It is well established and generally recognized that temperature has a profound effect on chemical reactions. Every Grade 12 chemistry student reaction rates double, triple, or even quadruple with every 10 degrees increase in temperature; it does not require high school chemistry to know that food is safer if kept in coolers or refrigerators. Chemical effects of high pressures are far less known, even to professional chemists. However, although more subtle, these effects are no less profound than the effects of temperature. To people not familiar with them, some of these effects may appear quite weird and unusual. For example, exposed to very high pressures, typical non-metals, such as hydrogen or nitrogen, become metals, like iron or mercury. In the UFV Molecular Modeling Lab, we use methods of computational chemistry to predict chemical effects of high pressures and gauge them quantitatively.
Dr. Noham Weinberg received an MSc in physical chemistry from Moscow State University in 1976 and a PhD in theoretical chemistry from Zelinsky Institute of Organic Chemistry, Russian Academy of Sciences, in 1981. He joined the Chemistry department of the then University College of the Fraser Valley in 1994. The UFV Molecular Modeling Lab was established on his initiative in 2001. More than 50 UFV students received research training in this lab.
Dr. Hugh Brody
|Dr. Hugh Brody|
This year, Hugh Brody has begun to explore some of the experience and ideas that have come with his work on language — both loss and recovery.
In this lecture, he will look at what it means to have a language that comes from hunting rather than farming; and how the impacts of cultural change and loss can be accompanied by extraordinary strengths and creativity.His lecture will begin with words for snow, but move into the power of shamanic dreaming and the way so many aboriginal peoples use the new to give fresh meaning to the old.
Born in the north of England, where he spent much of his childhood exploring landscape and fishing, Hugh Brody was educated at Trinity College, Oxford, and subsequently taught at Queen’s University, Belfast, and the University of Cambridge. He came to Canada for the first time in 1969, when, as a government researcher, he lived on Edmonton’s skid. Before coming to UFV, he was a freelance anthropologist, writer, and film maker. He has been involved in land rights and aboriginal research in the USA, India, Australia, and Southern Africa, as well as across Canada. His books include Maps and Dreams, Living Arctic, and The Other Side of Eden. His films include Nineteen Nineteen, Time Immemorial, The Washing of Tears, Hunters and Bombers, Inside Australia, and The Meaning of Life.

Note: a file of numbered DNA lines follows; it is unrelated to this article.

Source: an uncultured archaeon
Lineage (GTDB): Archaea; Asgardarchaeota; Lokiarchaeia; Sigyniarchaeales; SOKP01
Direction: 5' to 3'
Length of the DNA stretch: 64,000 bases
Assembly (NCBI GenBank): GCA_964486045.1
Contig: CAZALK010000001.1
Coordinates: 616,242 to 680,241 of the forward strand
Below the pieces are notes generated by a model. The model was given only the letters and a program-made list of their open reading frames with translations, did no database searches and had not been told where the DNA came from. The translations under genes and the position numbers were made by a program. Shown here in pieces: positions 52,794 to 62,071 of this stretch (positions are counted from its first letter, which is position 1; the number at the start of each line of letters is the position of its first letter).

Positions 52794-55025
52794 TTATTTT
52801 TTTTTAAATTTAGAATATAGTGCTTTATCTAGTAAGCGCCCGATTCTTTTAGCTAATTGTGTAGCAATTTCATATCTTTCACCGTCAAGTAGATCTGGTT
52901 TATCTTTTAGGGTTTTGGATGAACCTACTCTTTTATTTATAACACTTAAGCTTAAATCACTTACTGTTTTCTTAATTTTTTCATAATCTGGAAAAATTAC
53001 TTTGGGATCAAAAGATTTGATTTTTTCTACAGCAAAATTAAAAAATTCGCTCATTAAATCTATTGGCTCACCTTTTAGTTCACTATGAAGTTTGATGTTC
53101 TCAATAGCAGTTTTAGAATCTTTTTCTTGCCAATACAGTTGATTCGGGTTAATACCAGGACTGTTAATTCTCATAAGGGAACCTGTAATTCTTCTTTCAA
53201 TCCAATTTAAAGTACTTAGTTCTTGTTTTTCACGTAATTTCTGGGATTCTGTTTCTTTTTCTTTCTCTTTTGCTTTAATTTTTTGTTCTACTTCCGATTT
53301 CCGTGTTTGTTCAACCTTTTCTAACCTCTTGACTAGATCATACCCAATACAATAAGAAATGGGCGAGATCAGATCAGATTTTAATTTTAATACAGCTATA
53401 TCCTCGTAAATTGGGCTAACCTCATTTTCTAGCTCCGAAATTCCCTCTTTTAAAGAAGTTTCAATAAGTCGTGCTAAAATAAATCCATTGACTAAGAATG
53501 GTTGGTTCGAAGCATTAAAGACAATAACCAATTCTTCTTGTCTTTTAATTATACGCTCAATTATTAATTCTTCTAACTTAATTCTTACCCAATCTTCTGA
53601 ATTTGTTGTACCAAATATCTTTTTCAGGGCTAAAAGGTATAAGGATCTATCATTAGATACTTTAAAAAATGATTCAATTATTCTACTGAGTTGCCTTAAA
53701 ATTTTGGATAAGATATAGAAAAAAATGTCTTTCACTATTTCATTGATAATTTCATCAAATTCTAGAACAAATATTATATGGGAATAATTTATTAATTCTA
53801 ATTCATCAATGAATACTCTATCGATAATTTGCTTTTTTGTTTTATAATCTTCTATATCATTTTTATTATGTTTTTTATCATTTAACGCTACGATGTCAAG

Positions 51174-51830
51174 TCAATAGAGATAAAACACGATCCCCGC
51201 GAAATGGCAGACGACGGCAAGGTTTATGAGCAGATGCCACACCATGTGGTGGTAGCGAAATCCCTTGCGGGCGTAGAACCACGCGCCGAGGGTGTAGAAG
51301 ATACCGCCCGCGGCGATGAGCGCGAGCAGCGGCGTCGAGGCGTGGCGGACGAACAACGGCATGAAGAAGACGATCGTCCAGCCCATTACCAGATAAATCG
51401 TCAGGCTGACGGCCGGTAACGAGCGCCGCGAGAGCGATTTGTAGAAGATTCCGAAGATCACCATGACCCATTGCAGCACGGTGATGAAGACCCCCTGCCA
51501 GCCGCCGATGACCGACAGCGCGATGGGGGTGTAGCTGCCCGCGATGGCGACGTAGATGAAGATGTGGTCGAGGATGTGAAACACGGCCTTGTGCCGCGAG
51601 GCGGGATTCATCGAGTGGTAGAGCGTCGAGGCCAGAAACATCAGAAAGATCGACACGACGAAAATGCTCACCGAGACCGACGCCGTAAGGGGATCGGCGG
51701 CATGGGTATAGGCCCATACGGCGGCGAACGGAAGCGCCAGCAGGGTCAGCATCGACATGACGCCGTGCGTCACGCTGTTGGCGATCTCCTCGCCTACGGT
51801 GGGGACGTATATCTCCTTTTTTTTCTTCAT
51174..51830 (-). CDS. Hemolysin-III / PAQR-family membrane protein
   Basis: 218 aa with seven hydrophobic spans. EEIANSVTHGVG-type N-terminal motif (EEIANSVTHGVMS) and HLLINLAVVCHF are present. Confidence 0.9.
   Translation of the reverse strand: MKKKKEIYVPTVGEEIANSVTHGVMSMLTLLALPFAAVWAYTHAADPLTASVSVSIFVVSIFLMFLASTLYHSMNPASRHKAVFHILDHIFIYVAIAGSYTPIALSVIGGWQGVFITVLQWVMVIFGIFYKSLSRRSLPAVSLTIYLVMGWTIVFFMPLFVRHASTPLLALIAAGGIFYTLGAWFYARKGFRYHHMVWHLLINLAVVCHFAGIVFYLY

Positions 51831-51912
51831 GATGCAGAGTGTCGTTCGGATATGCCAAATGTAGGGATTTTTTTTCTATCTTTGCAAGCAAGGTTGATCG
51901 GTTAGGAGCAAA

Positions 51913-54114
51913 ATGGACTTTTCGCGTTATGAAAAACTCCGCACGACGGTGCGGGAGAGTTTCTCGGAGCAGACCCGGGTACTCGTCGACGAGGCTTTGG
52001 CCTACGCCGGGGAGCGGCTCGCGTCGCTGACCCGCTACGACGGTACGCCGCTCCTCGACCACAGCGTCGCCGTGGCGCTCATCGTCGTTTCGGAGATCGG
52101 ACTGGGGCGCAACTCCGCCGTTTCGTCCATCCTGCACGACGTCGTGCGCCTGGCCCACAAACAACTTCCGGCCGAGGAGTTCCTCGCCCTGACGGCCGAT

|Dr. Heather Davis-Fisch|
When Sir John Franklin’s 1845 expedition in search of a Northwest Passage disappeared in the central Arctic, it left few hysical traces but a remarkable archive of performative remains. These performances generate critical insights into how hose affected by the expedition’s disappearance understood the losses they experienced, and show how performance unctions as a repository of cultural knowledge.This lecture will trace how allegations that survival cannibalism occurred among the expedition’s final survivors were vehemently denied by Charles Dickens in a series of rhetorically compelling editorials, preserved in Inuit oral histories of finding human remains at macabre campsites, and overwritten by Dickens’s electrifying performance in Wilkie Collins’s 1857 play The Frozen Deep. These three examples testify to the remarkable power of performance to preserve cultural memory, but also reveal that this power can be dangerous: today Dickens’s performances serve as an ethical injunction against the misuse of performance as a tool of historical revision.Heather Davis-Fisch is cross-appointed faculty member in the UFV Theatre and English departments. She received her PhD in Theatre from the School of English and Theatre Studies at the University of Guelph and was, in 2010-11, a SSHRC postdoctoral fellow in the Theatre and Film department at the University of British Columbia. She is the author of Loss and Cultural Remains in Performance: The Ghosts of the Franklin Expedition (Palgrave Macmillan).
Competition and maternal effects in group-living birds.Although most bird species exhibit a mating system similar to humans (social monogamy), there are exceptions to the rule. Smooth-billed anis are communally breeding birds that live in groups of up to 17 adults. What is unusual is that all female group members lay their eggs in the same nest. This nest-sharing habit has important consequences for these birds. For instance, females compete for access to the incubated clutch of eggs by burying each other’s eggs under leaves and nesting material. Males or females may also decide to toss eggs out of the joint nest.
Nonetheless, group members co-operate after the egg tossing/burial stage and share incubation, territory defence, and care of young, though not evenly. During his talk, Greg Schmaltz will examine some of the potential reasons as to why these birds decide to live in groups. He will also highlight various types of conflicts that are part of this unusual mating system.
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